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U.S. Sen. Jerry Moran of Kansas introduced federal legislation to grant veterans on the GI Bill full educational benefits as colleges and universities move classes online to prevent spread of COVID-19.
Moran, chairman of the Senate’s veterans affairs committee, said GI Bill benefits were based on whether the student veteran attended a physical university in person or enrolled in an online program. Veterans could be in jeopardy of losing or having benefits cut, but the Moran bill and companion legislation in the U.S. House would preserve full benefits.
"Student veterans relying on the GI Bill to attend college should not be stripped of their benefits because universities are moving to online classes to prevent the spread of the coronavirus," Moran. "We must swiftly pass this bill to make certain that veterans still receive the benefits they’ve earned."
Meanwhile, U.S. Rep. Sharice Davids, a Democrat representing the Kansas City area’s 3rd District, said Congress ought to take steps to offset hardships on workers or businesses undermined by spread of coronavirus.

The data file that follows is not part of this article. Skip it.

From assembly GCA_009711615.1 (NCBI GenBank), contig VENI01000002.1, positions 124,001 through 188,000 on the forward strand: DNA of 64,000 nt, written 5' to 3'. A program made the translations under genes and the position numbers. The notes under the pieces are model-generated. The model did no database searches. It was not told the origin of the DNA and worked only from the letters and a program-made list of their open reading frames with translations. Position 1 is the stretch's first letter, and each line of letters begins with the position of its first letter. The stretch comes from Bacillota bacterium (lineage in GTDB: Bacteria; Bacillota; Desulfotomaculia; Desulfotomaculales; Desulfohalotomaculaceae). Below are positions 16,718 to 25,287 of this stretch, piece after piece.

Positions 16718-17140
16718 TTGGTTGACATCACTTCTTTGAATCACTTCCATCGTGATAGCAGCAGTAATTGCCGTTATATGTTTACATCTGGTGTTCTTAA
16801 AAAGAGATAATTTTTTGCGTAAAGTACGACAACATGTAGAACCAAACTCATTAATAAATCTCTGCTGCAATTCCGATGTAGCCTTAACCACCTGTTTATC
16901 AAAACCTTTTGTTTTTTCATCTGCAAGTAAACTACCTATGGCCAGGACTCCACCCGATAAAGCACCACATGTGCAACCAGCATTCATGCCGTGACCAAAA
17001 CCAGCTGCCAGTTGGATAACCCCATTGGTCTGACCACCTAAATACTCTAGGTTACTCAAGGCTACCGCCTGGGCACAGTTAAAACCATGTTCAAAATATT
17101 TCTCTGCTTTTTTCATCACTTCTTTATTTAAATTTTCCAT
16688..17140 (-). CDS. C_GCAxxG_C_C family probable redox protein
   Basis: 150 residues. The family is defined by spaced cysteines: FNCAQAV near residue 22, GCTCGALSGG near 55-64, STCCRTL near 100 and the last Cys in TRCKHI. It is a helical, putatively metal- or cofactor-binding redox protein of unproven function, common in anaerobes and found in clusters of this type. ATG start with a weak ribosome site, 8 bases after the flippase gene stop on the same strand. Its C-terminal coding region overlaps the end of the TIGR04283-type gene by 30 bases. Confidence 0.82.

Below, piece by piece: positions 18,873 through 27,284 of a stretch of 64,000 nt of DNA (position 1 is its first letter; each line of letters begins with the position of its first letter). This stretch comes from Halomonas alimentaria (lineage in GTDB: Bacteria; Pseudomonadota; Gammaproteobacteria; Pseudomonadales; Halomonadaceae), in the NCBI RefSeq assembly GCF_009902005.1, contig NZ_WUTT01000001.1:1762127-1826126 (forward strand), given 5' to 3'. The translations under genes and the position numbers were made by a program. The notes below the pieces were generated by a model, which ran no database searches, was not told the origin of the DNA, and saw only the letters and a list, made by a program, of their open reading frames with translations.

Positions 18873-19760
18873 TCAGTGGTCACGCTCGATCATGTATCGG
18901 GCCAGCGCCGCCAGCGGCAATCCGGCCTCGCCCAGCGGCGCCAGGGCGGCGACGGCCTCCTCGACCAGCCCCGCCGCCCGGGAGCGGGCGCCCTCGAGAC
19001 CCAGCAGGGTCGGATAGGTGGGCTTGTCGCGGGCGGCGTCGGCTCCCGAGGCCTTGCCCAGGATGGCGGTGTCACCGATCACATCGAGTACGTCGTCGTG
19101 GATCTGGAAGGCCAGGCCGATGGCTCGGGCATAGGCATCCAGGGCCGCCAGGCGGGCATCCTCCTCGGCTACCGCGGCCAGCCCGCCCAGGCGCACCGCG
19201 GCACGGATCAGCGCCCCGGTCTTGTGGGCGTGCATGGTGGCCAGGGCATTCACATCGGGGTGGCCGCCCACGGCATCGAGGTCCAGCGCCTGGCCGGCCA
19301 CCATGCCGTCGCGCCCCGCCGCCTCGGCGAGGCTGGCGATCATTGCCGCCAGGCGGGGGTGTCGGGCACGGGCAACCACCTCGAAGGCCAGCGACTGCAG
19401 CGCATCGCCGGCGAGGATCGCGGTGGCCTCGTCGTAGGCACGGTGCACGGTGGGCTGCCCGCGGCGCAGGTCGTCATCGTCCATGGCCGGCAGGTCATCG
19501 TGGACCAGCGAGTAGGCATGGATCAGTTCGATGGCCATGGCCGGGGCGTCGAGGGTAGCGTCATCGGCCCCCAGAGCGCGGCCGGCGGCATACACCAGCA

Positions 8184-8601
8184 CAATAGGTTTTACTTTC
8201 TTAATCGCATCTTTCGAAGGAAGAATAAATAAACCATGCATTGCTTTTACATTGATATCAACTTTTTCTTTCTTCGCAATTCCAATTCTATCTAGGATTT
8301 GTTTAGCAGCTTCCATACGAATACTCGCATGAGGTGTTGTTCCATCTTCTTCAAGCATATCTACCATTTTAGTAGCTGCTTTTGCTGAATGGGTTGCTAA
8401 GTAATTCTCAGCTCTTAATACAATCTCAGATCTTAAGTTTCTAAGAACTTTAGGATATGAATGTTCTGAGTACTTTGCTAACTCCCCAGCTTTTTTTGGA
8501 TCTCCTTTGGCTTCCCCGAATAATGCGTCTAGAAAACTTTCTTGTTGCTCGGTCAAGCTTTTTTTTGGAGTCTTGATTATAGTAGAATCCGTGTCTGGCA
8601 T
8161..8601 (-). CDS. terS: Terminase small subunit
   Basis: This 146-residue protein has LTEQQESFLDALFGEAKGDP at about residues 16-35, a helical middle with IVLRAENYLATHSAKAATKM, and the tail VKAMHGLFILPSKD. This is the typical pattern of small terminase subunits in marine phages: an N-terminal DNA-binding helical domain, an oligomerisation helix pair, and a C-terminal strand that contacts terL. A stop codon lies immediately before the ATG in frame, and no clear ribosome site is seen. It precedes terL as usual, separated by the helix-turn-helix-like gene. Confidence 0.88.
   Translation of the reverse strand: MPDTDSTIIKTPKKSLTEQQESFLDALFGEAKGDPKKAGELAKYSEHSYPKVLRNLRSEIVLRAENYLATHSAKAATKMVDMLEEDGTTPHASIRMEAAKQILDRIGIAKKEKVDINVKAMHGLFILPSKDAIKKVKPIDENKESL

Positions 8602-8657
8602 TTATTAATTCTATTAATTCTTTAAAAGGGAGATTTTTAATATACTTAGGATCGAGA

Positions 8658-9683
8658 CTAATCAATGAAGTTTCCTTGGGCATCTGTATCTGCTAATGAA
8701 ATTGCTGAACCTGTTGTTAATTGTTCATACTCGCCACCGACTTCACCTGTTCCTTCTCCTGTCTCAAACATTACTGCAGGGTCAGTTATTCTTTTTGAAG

Federal lawmakers approved an $8.3 billion emergency funding package. It authorizes the Small Business Administration to make $7 billion in low-interest loans to businesses.
"For small businesses in Kansas and across the country, the coronavirus has the potential to cause devastating financial hardship that would have a ripple effect throughout our economy," Davids said.
U.S. Rep. Roger Marshall, the 1st District representative and candidate for the U.S. Senate, said the U.S. Centers for Disease Control and Prevention was expected to have 4 million virus test kids ready to ship to public labs across the United States by the end of the week.
"This is not a time for panic, but instead a time to put into place those practices and procedures we have been taught to reduce the spread of germs," Marshall said.
U.S. Rep. Ron Estes, a Republican serving the congressional district dominated by Wichita, applauded President Donald Trump’s decision to restrict flights from Europe. He said the disease shouldn’t be used as a political tool.
"Now is the time to unify as Americans and work together, without partisan politics, to combat this viral threat," he said.